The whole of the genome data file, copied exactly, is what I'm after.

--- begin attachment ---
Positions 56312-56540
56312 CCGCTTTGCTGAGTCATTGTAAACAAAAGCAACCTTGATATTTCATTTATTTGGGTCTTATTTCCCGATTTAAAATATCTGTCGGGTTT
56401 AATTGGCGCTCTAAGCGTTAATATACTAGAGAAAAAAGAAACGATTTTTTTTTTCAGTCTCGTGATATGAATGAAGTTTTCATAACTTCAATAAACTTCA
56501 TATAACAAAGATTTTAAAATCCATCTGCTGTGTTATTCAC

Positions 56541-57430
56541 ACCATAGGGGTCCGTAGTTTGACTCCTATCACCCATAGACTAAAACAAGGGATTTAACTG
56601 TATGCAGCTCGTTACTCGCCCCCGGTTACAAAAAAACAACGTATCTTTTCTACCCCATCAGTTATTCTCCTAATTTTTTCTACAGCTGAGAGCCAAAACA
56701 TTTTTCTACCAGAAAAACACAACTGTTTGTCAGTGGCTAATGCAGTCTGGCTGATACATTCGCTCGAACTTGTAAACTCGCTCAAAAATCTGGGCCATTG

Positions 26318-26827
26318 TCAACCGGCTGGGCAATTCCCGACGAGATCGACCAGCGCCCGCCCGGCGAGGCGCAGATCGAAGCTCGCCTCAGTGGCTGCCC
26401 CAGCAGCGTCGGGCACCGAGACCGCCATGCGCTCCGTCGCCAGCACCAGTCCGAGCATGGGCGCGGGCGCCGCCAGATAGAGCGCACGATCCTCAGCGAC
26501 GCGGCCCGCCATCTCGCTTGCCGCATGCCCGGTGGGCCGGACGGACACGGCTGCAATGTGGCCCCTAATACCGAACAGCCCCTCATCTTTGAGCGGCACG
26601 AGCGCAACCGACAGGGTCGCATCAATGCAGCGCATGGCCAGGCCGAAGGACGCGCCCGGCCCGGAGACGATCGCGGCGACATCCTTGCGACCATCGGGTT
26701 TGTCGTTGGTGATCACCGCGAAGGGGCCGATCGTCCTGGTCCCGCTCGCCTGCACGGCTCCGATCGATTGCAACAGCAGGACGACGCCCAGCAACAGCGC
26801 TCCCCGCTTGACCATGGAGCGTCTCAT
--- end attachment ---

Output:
Positions 56312-56540
56312 CCGCTTTGCTGAGTCATTGTAAACAAAAGCAACCTTGATATTTCATTTATTTGGGTCTTATTTCCCGATTTAAAATATCTGTCGGGTTT
56401 AATTGGCGCTCTAAGCGTTAATATACTAGAGAAAAAAGAAACGATTTTTTTTTTCAGTCTCGTGATATGAATGAAGTTTTCATAACTTCAATAAACTTCA
56501 TATAACAAAGATTTTAAAATCCATCTGCTGTGTTATTCAC

Positions 56541-57430
56541 ACCATAGGGGTCCGTAGTTTGACTCCTATCACCCATAGACTAAAACAAGGGATTTAACTG
56601 TATGCAGCTCGTTACTCGCCCCCGGTTACAAAAAAACAACGTATCTTTTCTACCCCATCAGTTATTCTCCTAATTTTTTCTACAGCTGAGAGCCAAAACA
56701 TTTTTCTACCAGAAAAACACAACTGTTTGTCAGTGGCTAATGCAGTCTGGCTGATACATTCGCTCGAACTTGTAAACTCGCTCAAAAATCTGGGCCATTG

Positions 26318-26827
26318 TCAACCGGCTGGGCAATTCCCGACGAGATCGACCAGCGCCCGCCCGGCGAGGCGCAGATCGAAGCTCGCCTCAGTGGCTGCCC
26401 CAGCAGCGTCGGGCACCGAGACCGCCATGCGCTCCGTCGCCAGCACCAGTCCGAGCATGGGCGCGGGCGCCGCCAGATAGAGCGCACGATCCTCAGCGAC
26501 GCGGCCCGCCATCTCGCTTGCCGCATGCCCGGTGGGCCGGACGGACACGGCTGCAATGTGGCCCCTAATACCGAACAGCCCCTCATCTTTGAGCGGCACG
26601 AGCGCAACCGACAGGGTCGCATCAATGCAGCGCATGGCCAGGCCGAAGGACGCGCCCGGCCCGGAGACGATCGCGGCGACATCCTTGCGACCATCGGGTT
26701 TGTCGTTGGTGATCACCGCGAAGGGGCCGATCGTCCTGGTCCCGCTCGCCTGCACGGCTCCGATCGATTGCAACAGCAGGACGACGCCCAGCAACAGCGC
26801 TCCCCGCTTGACCATGGAGCGTCTCAT